April 04, 2018
When you think of a vehicle's most important components, what comes to mind?
The engine? The transmission? What about the wheels?
Yes, it's hard to imagine a car without wheels. Even though the engine and transmission are critical components to any vehicle's drivetrain, without wheels, a vehicle wouldn't be able to roll from place to place. But in order to have functional, rolling wheels, there first needs to be a viable wheel hub assembly. Without a viable wheel hub assembly, or WHA, the vehicle's wheels won't perform properly, thereby limiting the potential of the vehicle itself.
We already told how important a wheel hub is as it pertains to a properly functioning vehicle, but there's a lot more to the automotive component than what may initially meet the eye. A well functioning wheel hub assembly doesn't just ensure the wheels roll properly, but that they roll smoothly as well.
Wheel hubs are located in the center of the car's wheels. Specifically, you can find them situated between the drive axle and brake drums. Essentially, wheel hub assemblies work to connect the wheel to the vehicle body. The assembly contains bearings, which allow the wheels to roll quietly and efficiently. As you may have guessed, wheel hubs are a mainstay on the vast majority of cars, light and heavy-duty trucks, and passenger vehicles to boot.
Like most automotive components, however, wheel hubs don't last forever. And when you notice signs of wheel hub assembly wear, it's important to act swiftly to avoid potential serious issues. In the next section, we take a closer look at how to tell the difference between a bad wheel hub and a good wheel hub.
In order to get an idea of how to tell a good wheel hub from a bad one, it's easier to take a look at some of the signs and symptoms that often indicate that a hub needs repair or replacement. This is largely because good wheel hubs aren't necessarily something we take notice of, but a bad wheel hub is fairly easy to get a read on if you know what to look and listen for.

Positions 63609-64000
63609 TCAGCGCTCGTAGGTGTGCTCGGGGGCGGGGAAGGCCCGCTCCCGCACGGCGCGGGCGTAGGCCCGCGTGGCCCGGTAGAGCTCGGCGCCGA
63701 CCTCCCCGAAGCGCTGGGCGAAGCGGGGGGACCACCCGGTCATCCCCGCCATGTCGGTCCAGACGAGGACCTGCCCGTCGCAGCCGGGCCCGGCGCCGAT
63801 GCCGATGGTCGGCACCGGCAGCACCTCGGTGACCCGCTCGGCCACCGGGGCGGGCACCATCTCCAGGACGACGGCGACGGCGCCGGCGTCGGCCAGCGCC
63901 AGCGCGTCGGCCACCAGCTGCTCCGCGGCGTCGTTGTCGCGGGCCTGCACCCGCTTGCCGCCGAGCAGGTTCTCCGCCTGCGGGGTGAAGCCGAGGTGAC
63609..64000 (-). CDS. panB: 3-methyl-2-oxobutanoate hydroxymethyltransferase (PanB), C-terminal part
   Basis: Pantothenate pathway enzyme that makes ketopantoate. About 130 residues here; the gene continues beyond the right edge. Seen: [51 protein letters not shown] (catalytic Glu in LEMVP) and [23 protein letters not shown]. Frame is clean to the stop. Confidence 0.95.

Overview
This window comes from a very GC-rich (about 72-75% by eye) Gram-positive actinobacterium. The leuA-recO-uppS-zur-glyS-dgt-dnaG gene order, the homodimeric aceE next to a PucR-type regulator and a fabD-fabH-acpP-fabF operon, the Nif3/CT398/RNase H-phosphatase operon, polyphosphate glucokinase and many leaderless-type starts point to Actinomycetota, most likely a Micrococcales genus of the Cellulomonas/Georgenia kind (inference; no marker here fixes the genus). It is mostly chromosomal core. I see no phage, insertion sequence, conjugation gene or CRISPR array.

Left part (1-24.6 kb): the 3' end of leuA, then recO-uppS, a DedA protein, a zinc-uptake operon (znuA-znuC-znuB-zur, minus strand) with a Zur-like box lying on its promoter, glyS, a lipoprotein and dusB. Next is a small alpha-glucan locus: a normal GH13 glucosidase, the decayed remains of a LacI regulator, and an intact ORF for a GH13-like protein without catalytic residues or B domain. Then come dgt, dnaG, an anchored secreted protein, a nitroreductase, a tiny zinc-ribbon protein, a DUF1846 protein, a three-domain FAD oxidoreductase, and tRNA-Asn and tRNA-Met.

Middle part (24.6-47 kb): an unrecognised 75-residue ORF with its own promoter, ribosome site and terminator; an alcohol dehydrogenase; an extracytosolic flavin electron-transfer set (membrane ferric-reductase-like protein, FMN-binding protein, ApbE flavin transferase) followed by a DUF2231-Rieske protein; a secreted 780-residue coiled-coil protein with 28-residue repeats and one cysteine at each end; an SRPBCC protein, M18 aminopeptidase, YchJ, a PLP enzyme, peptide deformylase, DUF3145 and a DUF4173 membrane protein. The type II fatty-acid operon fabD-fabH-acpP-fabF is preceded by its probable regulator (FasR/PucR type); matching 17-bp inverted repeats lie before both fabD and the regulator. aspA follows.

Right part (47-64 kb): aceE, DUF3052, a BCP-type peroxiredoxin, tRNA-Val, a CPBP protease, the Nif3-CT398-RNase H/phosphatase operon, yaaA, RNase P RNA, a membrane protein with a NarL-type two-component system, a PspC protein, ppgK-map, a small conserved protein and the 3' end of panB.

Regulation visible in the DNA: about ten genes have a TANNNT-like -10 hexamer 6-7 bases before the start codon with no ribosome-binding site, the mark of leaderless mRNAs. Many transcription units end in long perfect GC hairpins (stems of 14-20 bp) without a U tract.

So how do you know when a wheel hub might be on the fritz? Here's a closer look at some signs:
Though automotive repairs are never fun, they're a part of being a vehicle owner. With that said, you might be wondering just how much a new wheel hub assembly costs. It's not an easy question to answer, largely because it depends on the make and model of your vehicle. For instance, if you drive a truck, it's likely to be a more expensive replacement than if you had a smaller car. If you have a vehicle with anti-lock brakes, it's also going to be more expensive, as there are more steps that must be taken to properly replace the assembly. Labor times are another factor to take into consideration when it comes to having the assembly replaced. A Chevy Silverado truck, for example, may take several hours to perform the work on. Conversely, a small passenger vehicle may only take an hour to complete the work on.
In a nutshell, replacing the wheel hub assembly can range from under $100 to several hundred dollars - it all depends on what you drive and the extent of the repair or replacement. One way, however, to save some money on new wheel hubs is to purchase them from a reputable retailer, such as HD Wheels. Purchasing through such a retailer versus a mechanic can often yield a significant savings when it comes to overall cost.
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